When the school year ends, rising seniors need some time to breathe after final exams and SAT/ACT tests. They should take a week or two to relax. But then it’s time to start working on college applications.
If you haven’t finalized your college list, this is the time to do more research. In addition to reading about academic programs and student life on the school’s website, be sure to check out the student newspaper. Even if the newspaper is not publishing over the summer, you can read stories from the academic year. The admissions office won’t tell you that students are upset about a housing crunch or cutbacks in library hours, but you will find out by reading opinion columns and letters to the editor. The school newspaper is a great resource for learning what students are talking about as well as what organizations are active on campus.
Be sure to register with the admissions office, and you will be invited to local information sessions. Most colleges will resume these local sessions at the end of the summer, but Colleges That Change Lives, a group of 40 student-centered colleges, has events scheduled through the summer.
Register with an e-mail address that makes it easy for colleges to identify you, preferably something with your name. You should use the same e-mail address on college applications, so that the schools will be able to track any demonstrated interest. For example, if you have visited a college or attended a local information session, and used one e-mail address for those contacts, but another e-mail for your applications, admissions officers may not know that you visited campus. Many colleges, especially private schools, use demonstrated interest as a factor in admission decisions, though the most selective colleges do not generally consider interest. For those that do, even the time you spend on a college website may be tracked.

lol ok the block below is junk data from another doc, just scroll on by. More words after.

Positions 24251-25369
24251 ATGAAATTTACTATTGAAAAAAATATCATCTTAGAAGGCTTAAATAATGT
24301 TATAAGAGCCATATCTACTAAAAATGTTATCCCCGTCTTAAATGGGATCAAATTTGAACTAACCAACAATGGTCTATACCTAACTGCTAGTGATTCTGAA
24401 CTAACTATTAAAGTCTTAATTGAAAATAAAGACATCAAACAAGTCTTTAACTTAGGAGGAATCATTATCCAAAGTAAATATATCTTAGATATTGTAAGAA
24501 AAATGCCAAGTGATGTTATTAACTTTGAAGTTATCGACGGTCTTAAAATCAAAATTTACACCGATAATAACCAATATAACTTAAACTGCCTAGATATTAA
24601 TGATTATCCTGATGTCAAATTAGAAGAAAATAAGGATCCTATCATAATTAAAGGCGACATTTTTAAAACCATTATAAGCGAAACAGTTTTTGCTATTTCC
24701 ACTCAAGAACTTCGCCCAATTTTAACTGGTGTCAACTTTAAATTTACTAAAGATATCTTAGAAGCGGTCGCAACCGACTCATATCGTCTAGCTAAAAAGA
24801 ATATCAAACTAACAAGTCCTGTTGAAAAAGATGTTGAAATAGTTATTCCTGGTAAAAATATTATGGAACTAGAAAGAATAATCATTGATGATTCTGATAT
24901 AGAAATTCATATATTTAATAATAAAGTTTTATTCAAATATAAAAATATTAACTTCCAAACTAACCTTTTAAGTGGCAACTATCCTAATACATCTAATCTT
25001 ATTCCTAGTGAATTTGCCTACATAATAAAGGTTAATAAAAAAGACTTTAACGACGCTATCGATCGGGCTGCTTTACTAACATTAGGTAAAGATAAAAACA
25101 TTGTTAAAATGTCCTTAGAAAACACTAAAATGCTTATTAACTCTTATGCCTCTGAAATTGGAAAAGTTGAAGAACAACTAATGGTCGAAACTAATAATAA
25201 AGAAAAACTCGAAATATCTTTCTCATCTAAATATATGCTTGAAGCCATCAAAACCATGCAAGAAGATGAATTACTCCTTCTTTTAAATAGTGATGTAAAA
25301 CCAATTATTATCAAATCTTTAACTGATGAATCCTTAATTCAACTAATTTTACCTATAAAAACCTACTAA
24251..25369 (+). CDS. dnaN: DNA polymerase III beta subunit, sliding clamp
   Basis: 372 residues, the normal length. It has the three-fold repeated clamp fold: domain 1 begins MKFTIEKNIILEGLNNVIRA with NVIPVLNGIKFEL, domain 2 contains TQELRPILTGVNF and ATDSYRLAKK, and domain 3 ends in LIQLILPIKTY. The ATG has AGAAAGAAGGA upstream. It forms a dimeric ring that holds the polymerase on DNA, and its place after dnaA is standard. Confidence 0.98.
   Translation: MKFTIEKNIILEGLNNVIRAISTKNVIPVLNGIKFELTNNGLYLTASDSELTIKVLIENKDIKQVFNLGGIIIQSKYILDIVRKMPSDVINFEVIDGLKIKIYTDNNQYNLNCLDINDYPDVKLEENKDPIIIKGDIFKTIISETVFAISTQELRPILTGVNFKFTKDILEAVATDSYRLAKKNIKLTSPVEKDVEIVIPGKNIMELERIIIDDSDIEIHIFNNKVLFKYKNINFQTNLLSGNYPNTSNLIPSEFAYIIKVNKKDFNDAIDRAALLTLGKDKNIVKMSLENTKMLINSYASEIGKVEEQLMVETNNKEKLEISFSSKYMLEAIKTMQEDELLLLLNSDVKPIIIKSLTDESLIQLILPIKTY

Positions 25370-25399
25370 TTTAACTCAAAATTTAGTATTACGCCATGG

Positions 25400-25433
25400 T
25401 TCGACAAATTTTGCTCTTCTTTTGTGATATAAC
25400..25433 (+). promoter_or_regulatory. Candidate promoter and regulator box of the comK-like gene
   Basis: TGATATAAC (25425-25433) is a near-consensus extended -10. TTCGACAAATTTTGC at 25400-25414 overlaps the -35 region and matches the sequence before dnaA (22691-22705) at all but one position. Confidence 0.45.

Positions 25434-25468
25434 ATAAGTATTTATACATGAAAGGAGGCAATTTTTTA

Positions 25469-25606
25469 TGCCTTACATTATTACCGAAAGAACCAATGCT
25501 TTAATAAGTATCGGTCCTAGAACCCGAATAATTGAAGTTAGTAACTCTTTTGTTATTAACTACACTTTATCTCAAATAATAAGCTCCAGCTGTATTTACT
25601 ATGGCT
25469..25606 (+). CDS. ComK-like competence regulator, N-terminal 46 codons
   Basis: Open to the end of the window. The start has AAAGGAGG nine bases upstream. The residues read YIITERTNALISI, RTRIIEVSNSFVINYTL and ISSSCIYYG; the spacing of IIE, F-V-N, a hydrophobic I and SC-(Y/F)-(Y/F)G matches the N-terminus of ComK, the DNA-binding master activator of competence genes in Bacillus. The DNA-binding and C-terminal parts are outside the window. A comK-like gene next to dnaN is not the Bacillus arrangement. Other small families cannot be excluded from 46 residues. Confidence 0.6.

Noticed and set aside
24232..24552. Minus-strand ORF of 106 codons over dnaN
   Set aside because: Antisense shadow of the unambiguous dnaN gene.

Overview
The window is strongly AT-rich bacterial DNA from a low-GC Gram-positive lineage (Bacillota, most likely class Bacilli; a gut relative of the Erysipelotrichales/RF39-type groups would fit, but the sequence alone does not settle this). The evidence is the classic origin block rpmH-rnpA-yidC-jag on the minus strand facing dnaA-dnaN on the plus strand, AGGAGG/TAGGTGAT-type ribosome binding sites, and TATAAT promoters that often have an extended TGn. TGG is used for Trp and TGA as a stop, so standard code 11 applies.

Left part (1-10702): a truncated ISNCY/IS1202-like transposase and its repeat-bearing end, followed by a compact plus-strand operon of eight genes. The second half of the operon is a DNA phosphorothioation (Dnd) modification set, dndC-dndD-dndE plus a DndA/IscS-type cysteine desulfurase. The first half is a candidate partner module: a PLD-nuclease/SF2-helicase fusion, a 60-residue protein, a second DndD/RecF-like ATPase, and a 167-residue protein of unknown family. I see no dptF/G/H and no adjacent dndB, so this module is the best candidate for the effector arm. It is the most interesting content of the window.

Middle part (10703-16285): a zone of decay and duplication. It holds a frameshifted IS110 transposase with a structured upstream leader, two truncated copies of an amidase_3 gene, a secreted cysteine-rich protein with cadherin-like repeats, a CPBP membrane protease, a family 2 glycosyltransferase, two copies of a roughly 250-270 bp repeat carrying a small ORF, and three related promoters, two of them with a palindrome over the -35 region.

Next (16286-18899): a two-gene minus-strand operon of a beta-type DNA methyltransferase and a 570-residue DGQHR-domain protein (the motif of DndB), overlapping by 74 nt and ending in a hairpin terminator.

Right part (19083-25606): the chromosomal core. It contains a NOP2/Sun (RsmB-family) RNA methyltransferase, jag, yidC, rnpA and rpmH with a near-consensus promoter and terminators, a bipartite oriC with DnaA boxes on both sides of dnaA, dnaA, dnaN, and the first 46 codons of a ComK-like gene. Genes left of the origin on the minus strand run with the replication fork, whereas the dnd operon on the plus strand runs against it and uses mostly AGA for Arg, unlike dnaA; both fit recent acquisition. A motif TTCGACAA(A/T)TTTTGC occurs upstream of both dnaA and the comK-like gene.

While I recommend visiting colleges when they are in session, many families need to schedule college tours during the summer. You will see other high school students on the tour, and these potential future classmates will be a good indication of the types of students who are attracted to this college. But the campus atmosphere is completely different, and can even feel desolate in the summer, especially at small schools that don’t have summer sessions. You don’t want to rule out a college that would be very appealing if you saw thousands of students walking across campus. It’s also helpful to sit in on a class, which you can only do when school is in session. Many colleges begin in August, and if your high school does not start until the end of the month, you may be able to schedule some visits during the first week of the college semester.
In the meantime, even if you haven’t finalized your college list, you can start working on application essays, which always require several drafts. While the University of California application will not open until August, you can access instructions for the UC Personal Insight Questions now.
The Common Application will open August 1, but the Common Application Essay Prompts are available now, and you can also access the Coalition Application Essay Prompts. Additional essay prompts for schools that require supplemental essays should be available in August. If you finish the main essays now, you can focus on the supplements in August.
The more you do during the summer, the less stress you will have in the fall.